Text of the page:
Incidentally, I think there may be another post coming on my blog about actual practical things I do in the classroom. When you mentioned how you changed your syllabi in response to your students it struck me that it could be a good thing to actually talk a bit about some of the actual things that I do rather than just why I do them.
Anyway, thanks again. I love your blog and a compliment from you means a lot to me.
I know that’s not exactly what you guys are saying, but it feels that way. I love reading everyone’s blogs because they give such insight into teaching (and sometimes they’re pretty funny, too!), and I have been thinking about going back to school to go do that. Teaching ESL to adults has humbled me. They want to learn so badly and even though they are tired from working all day, haven’t practiced their English at home during the week, and may not feel like being there, they still come to class for two hours two nights a week to try to improve themselves . . . and they don’t have to.
I guess they are the non-elite students you guys describe . . . I don’t know, this post just depressed me somewhat today, so I felt compelled to respond . . .
Dick Light has carried out a number of studies interviewing large number of Harvard undergrads and they too say they learned the most from courses in which they had a large number of small assignments (with feedback and opportunities for midcourse correction) rather than courses that had, say, just a big final paper and a final exam at the end.
In his book, "Making the most of college," he stresses that students in general will be better off if they choose classes with many small checkpoints rather than just a few big ones.
There is a very cool technology used at Harvard and a small but growing number of other schools that gives each student a remote control device.
The professor can administer a quiz question to the whole class and get an immediate color-coded feedback as to what multiple-choice answer each student gave.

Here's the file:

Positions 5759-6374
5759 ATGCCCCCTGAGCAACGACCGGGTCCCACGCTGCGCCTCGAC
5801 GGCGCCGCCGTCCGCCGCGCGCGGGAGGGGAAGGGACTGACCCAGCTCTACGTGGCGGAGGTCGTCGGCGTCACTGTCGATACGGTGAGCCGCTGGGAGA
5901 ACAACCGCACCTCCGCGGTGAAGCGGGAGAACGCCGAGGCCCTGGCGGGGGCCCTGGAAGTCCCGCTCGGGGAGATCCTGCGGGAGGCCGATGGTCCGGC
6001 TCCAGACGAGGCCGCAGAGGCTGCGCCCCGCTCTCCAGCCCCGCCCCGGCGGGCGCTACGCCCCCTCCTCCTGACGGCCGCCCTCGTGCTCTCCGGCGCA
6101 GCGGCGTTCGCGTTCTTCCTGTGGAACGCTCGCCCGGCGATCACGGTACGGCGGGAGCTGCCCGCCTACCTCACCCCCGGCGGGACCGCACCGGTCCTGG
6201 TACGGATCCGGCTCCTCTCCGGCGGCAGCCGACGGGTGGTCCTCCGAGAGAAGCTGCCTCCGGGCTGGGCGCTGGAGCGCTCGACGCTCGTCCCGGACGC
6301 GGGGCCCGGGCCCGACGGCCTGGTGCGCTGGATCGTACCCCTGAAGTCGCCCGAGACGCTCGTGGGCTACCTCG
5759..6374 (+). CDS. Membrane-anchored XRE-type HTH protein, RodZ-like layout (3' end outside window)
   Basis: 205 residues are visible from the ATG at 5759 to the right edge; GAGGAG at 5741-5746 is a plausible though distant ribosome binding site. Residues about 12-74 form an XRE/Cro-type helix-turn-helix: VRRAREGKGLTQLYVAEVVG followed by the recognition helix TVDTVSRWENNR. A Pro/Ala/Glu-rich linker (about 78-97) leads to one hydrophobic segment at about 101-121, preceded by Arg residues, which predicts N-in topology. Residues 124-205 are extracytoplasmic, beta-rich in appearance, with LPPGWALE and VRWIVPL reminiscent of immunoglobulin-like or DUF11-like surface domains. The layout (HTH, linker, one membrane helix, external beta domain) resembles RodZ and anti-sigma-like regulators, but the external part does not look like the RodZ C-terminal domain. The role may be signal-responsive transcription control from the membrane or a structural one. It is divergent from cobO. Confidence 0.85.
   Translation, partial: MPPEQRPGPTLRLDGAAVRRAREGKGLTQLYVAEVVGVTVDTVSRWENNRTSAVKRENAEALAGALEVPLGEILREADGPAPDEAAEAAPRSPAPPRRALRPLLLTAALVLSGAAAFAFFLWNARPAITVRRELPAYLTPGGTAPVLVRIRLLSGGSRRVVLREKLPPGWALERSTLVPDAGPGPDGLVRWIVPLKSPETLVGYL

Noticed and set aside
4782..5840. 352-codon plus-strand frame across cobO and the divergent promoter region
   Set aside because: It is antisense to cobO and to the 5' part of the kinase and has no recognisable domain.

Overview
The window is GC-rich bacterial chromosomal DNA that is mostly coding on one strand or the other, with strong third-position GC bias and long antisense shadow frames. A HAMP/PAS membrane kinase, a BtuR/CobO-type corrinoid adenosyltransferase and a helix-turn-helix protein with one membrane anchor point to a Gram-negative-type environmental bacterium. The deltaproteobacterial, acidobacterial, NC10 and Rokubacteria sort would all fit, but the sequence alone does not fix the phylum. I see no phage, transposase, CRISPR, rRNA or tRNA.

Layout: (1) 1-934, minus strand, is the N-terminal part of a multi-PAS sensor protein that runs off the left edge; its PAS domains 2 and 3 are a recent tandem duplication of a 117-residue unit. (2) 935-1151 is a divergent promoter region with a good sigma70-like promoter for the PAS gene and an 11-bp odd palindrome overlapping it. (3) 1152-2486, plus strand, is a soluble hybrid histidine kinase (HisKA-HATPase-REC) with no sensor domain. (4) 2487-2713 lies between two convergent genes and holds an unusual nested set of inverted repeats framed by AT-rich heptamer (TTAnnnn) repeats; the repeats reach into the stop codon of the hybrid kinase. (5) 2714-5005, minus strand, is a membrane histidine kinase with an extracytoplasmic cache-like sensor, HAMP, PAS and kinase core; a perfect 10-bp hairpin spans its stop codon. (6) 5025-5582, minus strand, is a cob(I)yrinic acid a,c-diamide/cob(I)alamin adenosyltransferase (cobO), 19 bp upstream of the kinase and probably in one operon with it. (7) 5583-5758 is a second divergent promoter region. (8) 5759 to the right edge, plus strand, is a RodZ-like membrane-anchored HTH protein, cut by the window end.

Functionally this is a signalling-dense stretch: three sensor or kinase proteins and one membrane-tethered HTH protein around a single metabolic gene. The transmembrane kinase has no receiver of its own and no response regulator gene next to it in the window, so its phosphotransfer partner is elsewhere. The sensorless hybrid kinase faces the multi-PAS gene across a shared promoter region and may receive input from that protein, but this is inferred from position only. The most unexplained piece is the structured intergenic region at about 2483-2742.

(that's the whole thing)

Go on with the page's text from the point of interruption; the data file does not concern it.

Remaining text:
This gives the prof immediate feedback on whether the underlying point of the question requires further elaboration.
A common device: ask a question, have each student think about the problem individually and zap their answeer up to the prof's receiver at the front of the room. Then tell everyone in the class to discuss the question with their immediate neighbors and rezap in their (possibly updated) answer.
It's cool to see the color-coded maps change as the students discuss their work.
It's mostly physics classes that use this technology, but it seems to be very popular. There is a definite "Aha!" experience after the students revise their answers after the discussions with their neighbors.
The technology isn't all that expensive, when you figure that it allows professors to teach larger classes much more effectively than they could before--they can get an immediate sense of whether the class is understanding or not.
And the whole class NEEDS to stay awake and engaged and LISTEN during the entire class, because the device can be used intermittently throughout the whole class.
The technology seems like a very good investment for a lot of classes. Keeping students "awake and on their toes" can be a challenge, especially in a large class. Being able to give immediate feedback and explanation to the class right after everyone has thought hard about the problem seems like a really cool thing to do.
(Some college actually make students purchase the device themselves. I've seen a list price for individual student purchase at a college bookstore for under $50, which might seem like a lot but I'm sure a used market can develop. Some colleges purchase the devices in bulk and provide the students with loaners to use throughout the semester. It might make a good thing to write a grant for--the science profs who use these things swear by them--and the students seem enthusiastic too.)